PyODPS is an SDK for Python of MaxCompute. PyODPS provides a simple and convenient Python programming interface. This way, you can use Python to write code for MaxCompute jobs, query MaxCompute tables and views, and manage MaxCompute resources. PyODPS provides features that are similar to the features of the MaxCompute CLI tool. For example, you can use PyODPS to upload and download files, create tables, and execute MaxCompute SQL statements to query data. PyODPS also provides specific advanced features. For example, you can use PyODPS to commit MapReduce tasks and run MaxCompute user-defined functions (UDFs). This topic describes the use scenarios and supported platforms of PyODPS and the precautions when you use PyODPS.
For more information about the use scenarios of PyODPS, see the following topics:
PyODPS can run in an on-premises environment, DataWorks, and Machine Learning Platform for AI (PAI) Notebooks.
To prevent an out of memory (OOM) error caused by the consumption of a large amount of memory, we recommend that you do not download full data to your on-premises machine for data processing, regardless of which type of platform is used to run the PyODPS nodes. We recommend that you commit computing tasks to MaxCompute for distributed execution. For more information about the comparison between the data processing methods, see Precautions in this topic.
On-premises environment: You can install and use PyODPS in an on-premises environment. For more information, see Use PyODPS in an on-premises environment.
DataWorks: PyODPS is installed on PyODPS nodes in DataWorks. You can develop PyODPS nodes in the DataWorks console and run the nodes at regular intervals. For more information, see Use PyODPS in DataWorks.
PAI Notebooks: You can also install and run PyODPS in the Python environment of PAI. PyODPS is installed in the built-in images of PAI, such as the custom Python component of Machine Learning Designer, and can be directly used. In PAI Notebooks, you can perform basic operations related to PyODPS. For more information, see Overview of basic operations and Overview of DataFrame.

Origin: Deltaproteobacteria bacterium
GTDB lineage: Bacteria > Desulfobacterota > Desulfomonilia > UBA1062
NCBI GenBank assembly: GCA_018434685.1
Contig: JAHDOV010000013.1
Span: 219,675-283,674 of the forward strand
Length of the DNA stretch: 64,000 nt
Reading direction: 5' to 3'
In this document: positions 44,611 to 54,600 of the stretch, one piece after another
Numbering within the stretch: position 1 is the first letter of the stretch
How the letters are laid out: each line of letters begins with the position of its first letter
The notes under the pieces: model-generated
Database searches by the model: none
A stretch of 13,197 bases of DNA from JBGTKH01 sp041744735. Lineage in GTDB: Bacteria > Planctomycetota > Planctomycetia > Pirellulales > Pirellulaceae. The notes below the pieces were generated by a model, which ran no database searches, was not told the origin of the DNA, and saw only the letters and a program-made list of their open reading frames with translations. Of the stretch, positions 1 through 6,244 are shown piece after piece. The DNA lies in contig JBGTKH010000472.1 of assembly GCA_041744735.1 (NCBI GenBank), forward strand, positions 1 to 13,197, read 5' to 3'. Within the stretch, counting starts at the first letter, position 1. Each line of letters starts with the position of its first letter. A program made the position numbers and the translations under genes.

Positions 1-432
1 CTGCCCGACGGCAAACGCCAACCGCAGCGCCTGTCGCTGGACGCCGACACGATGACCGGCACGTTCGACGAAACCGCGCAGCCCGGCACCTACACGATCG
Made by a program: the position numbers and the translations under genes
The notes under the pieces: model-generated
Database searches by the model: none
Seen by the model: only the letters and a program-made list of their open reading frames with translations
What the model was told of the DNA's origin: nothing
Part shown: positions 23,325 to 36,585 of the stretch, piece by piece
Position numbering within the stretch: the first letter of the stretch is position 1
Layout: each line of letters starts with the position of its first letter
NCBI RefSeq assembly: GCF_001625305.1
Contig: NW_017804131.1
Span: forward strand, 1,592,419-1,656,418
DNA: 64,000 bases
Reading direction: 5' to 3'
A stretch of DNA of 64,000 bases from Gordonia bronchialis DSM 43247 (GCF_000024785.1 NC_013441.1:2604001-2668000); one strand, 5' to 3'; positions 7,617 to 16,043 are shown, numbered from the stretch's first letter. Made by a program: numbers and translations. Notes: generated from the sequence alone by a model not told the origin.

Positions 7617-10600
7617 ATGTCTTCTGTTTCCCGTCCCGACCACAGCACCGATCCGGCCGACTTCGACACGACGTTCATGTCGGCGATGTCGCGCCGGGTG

Do not download full data to your on-premises machine and run PyODPS. PyODPS is an SDK and can run on various clients, such as a PC, DataWorks (PyODPS nodes in DataStudio), and PAI Notebooks. PyODPS allows you to download data to an on-premises machine by using different methods. For example, you can use Tunnel commands, the execute command, or the to_pandas method to download data. Therefore, multiple users who initially use PyODPS attempt to download data to an on-premises machine and upload the data to MaxCompute after the data is processed. In most cases, this data processing method is inefficient and does not take advantage of the large-scale parallel computing capability of MaxCompute.
Data processing method
Download data to an on-premises machine for processing (This method is not recommended because an OOM error may occur.)
For example, a PyODPS node in DataWorks has a built-in PyODPS package and the required Python environment. The PyODPS node works as a client runtime container that has limited resources. The PyODPS node does not use the computing resources of MaxCompute and has limits on the memory.
PyODPS provides the
Commit computing tasks to MaxCompute for distributed execution (recommended)
We recommend that you use the Distributed DataFrame (DDF) feature of PyODPS. This feature can commit major computing tasks to MaxCompute for distributed execution, instead of downloading and processing data on the client on which a PyODPS node runs. This is the key to the effective use of PyODPS.